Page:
The UAFA failed in the last congressional session and was introduced to the current Congress in June of last year. It now has 110 co-sponsors from both houses.
“It’s never made it out of judiciary committee, not for lack of trying, but the prevailing political winds aren’t particularly in favor of the Uniting American Families Act,” said Adam Francoeur, program coordinator for Immigration Equality.
Anthony White lives in San Diego, but his partner of 14 years lives in Tijuana, Mexico, and visits him on a tourist visa. White said if the UAFA became law it would certainly make things easier for them, but he does not think it will with the current presidential administration. White said even if same-sex marriage became legal in all 50 states, federal immigration law still trumps state law.
“It doesn’t matter, even if it’s recognized,” he said. “In fact, they can actually have legal marriage in every single state in the union, [and] they could still on a federal level not allow people to sponsor their spouses.”
The UAFA has been referred to the judiciary committee of the Senate and House of Representatives. It would need to clear the judiciary committees of both houses before moving on for debate on each floor, and then must be signed by the president to become law, Francoeur said.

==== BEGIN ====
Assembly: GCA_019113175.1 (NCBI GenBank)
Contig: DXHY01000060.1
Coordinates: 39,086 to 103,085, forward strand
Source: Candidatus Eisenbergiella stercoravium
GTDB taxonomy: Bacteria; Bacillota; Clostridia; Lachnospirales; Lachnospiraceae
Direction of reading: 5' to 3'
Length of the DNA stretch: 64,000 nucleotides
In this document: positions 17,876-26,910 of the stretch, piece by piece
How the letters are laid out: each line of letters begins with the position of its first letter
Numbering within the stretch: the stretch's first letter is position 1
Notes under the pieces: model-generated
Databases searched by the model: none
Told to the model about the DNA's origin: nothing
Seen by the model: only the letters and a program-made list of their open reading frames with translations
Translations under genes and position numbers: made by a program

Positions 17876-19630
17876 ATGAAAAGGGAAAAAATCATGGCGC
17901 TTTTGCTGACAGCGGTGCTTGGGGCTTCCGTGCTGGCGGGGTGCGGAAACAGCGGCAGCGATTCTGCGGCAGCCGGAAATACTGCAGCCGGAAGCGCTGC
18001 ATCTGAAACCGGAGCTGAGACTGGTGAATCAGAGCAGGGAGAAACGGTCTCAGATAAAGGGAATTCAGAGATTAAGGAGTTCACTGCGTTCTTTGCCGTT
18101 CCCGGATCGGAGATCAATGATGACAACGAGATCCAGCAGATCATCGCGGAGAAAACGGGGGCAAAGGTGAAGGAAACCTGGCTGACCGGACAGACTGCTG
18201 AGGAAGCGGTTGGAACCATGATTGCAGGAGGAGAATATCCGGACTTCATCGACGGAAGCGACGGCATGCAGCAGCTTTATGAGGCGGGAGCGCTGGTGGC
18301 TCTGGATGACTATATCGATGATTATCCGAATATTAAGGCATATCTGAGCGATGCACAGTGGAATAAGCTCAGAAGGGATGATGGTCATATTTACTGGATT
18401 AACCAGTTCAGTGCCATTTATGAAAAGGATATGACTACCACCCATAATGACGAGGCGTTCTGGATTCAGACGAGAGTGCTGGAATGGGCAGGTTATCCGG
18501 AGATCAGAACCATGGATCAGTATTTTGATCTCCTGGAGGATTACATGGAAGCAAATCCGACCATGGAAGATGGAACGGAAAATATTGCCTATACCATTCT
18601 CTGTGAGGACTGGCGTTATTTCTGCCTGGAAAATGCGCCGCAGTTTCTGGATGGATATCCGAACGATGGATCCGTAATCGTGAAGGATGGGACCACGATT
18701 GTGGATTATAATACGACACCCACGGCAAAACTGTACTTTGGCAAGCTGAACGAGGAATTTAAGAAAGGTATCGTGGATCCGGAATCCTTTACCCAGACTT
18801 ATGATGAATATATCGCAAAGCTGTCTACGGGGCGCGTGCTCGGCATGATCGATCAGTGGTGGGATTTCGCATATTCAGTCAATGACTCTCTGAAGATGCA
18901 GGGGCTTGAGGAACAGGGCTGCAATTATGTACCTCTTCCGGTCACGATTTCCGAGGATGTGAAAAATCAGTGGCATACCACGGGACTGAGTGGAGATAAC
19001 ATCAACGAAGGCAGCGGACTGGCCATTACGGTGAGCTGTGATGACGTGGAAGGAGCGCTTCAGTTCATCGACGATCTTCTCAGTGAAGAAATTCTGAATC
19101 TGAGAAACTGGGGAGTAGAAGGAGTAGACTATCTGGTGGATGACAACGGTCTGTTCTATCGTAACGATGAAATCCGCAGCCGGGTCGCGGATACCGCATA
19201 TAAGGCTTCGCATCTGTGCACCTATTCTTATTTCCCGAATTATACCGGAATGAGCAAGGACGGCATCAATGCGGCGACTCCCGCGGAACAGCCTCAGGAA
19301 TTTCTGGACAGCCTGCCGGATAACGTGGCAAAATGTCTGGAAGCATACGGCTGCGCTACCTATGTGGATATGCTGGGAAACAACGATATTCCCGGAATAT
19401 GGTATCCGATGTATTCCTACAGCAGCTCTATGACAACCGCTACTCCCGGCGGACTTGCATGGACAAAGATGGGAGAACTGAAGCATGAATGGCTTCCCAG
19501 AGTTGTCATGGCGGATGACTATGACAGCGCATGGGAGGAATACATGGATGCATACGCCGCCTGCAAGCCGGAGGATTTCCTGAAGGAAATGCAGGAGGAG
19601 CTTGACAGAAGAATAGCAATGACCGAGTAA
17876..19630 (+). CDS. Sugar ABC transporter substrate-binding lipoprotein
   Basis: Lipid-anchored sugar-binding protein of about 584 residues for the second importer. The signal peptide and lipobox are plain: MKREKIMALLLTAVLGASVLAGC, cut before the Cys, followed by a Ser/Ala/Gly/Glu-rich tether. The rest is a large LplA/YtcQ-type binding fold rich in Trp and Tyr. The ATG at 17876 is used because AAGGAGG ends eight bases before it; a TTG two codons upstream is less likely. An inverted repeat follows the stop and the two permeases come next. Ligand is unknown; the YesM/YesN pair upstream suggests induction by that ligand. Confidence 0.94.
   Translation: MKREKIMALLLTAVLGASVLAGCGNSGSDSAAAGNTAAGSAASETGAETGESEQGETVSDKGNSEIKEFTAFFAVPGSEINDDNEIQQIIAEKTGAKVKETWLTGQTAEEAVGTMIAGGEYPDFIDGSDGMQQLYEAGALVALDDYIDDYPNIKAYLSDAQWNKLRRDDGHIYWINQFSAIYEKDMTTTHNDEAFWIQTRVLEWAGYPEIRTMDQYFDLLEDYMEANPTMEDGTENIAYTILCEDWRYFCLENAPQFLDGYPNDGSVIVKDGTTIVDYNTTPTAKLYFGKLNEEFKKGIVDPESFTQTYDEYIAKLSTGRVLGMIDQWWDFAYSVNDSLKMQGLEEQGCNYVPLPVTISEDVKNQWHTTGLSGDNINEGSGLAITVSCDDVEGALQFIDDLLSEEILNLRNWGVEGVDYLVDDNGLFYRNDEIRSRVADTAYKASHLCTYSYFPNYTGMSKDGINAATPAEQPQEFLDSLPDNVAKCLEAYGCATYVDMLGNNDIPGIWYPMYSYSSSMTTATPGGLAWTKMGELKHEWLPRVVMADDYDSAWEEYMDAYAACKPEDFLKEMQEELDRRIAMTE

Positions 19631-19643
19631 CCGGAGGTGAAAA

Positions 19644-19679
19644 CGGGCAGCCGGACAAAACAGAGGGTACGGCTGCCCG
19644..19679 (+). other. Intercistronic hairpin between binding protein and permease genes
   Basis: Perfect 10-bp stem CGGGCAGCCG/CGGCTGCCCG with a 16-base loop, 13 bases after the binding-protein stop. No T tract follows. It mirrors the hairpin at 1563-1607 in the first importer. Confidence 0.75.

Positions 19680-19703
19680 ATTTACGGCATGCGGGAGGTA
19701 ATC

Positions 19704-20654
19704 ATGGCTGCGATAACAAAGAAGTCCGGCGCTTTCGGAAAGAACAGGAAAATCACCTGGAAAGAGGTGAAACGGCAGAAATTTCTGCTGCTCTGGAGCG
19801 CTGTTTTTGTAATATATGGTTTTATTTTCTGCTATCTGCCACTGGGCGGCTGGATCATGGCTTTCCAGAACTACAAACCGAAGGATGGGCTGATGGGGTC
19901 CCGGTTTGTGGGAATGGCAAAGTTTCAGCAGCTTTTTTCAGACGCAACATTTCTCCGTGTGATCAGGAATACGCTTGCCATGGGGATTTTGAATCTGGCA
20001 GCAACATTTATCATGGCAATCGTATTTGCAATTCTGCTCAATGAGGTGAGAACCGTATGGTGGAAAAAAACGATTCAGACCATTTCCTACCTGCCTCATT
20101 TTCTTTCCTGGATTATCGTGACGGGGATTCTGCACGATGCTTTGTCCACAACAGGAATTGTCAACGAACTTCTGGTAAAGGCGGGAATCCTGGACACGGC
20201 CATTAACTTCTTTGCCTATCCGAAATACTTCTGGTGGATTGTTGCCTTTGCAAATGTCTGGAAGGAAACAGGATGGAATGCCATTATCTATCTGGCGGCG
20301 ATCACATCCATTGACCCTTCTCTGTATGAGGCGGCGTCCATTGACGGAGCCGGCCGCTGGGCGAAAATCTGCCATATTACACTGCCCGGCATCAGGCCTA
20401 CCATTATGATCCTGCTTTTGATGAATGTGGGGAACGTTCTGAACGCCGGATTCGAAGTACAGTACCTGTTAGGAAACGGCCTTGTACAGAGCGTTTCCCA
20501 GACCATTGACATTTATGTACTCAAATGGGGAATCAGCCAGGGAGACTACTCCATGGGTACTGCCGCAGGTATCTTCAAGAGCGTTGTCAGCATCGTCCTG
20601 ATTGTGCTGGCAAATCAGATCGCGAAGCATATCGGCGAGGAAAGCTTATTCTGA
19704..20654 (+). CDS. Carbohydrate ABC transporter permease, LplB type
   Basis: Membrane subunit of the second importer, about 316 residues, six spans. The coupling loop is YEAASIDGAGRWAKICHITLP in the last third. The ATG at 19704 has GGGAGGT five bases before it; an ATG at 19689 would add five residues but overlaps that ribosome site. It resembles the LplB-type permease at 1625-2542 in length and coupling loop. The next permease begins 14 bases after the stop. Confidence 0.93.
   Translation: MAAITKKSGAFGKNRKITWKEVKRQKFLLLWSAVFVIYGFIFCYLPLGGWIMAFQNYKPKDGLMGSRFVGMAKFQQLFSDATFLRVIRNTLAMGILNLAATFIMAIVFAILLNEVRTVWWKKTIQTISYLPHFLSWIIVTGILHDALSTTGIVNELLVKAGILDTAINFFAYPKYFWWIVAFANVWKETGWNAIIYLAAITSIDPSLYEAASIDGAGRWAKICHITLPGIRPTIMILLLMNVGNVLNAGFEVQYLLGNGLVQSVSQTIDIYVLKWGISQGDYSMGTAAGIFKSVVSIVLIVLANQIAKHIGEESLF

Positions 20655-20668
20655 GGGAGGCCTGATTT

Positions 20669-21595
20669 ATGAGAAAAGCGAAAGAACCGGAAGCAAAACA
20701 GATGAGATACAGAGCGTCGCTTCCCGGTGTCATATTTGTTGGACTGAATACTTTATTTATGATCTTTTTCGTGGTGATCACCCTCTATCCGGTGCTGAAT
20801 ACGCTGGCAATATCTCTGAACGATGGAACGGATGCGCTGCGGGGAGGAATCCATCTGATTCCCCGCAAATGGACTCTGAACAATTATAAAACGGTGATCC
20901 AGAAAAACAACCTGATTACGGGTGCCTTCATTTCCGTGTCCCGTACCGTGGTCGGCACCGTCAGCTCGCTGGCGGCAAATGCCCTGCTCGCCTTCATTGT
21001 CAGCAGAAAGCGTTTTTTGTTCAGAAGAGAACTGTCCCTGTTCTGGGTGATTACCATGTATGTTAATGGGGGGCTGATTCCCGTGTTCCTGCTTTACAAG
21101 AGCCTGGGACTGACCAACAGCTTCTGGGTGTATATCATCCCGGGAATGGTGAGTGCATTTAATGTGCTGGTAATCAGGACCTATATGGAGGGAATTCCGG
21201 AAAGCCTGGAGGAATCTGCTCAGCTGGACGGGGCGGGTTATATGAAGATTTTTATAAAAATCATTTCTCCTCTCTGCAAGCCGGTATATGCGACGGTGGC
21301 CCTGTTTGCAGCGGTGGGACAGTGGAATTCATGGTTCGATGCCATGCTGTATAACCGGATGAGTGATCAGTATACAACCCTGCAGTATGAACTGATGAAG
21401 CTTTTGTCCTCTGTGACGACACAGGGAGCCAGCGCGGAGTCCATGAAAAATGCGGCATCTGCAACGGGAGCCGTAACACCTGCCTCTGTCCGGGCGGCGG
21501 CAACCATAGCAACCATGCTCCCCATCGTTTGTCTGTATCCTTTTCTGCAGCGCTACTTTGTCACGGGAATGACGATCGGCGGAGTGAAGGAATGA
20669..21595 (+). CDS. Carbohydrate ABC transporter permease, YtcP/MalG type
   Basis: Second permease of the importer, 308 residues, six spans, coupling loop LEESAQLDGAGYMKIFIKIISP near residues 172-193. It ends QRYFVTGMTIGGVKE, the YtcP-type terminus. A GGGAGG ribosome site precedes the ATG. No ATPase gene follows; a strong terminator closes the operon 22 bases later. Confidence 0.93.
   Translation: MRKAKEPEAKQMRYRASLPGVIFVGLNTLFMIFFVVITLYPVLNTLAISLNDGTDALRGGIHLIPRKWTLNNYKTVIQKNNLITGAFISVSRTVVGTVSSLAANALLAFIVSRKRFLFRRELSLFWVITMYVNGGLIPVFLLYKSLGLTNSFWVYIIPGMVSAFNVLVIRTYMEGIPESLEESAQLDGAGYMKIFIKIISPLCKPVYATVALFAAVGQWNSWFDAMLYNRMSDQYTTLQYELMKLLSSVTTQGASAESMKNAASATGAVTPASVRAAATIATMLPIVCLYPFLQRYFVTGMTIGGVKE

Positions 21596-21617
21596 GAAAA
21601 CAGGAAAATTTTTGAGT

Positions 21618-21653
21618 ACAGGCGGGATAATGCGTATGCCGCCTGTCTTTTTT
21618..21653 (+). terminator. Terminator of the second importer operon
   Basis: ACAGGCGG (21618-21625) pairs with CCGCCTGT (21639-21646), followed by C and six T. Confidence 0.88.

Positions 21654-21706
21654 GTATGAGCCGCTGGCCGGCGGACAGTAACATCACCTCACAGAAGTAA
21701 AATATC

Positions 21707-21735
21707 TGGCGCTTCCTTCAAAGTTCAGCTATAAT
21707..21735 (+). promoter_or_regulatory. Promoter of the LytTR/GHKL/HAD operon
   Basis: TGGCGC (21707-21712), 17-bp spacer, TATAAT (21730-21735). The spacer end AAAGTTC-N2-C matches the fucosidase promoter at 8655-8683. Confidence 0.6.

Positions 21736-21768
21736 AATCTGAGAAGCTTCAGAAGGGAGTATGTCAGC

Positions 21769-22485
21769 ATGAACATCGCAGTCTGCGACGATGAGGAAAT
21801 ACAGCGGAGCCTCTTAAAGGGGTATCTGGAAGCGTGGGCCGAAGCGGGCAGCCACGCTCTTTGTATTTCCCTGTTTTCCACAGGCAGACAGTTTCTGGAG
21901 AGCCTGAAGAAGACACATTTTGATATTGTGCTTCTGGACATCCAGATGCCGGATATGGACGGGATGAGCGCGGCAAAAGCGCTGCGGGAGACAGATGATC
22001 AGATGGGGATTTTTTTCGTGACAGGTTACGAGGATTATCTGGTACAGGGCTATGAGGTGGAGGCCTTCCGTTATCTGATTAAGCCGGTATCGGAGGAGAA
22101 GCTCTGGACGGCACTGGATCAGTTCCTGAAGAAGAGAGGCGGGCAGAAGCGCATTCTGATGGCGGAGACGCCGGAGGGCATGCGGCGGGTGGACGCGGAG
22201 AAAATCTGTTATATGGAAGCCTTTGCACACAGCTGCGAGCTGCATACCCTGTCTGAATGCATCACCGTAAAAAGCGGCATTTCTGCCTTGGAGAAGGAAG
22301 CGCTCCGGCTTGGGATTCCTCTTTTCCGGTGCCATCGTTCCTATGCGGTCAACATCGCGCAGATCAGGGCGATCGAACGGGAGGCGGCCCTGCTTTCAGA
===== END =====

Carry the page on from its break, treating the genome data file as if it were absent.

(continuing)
The UAFA would add the term “permanent partner” to sections of the Immigration and Nationality Act (INA) where “spouse” currently appears. A U.S. citizen or permanent resident could then sponsor their permanent partner for immigration to the country, just as they can now sponsor their family members as siblings, children or husbands and wives as part of the family reunification portion of U.S. immigration policy.
“It is incredibly important to families like ours because it would mean that we could finally stop living in uncertainty and jumping through hoops to be together,” Jernewall said. “Unfortunately, this bill has been around for awhile and hasn’t gotten the support that it needs to move ahead into law. It just isn’t a priority in Congress.”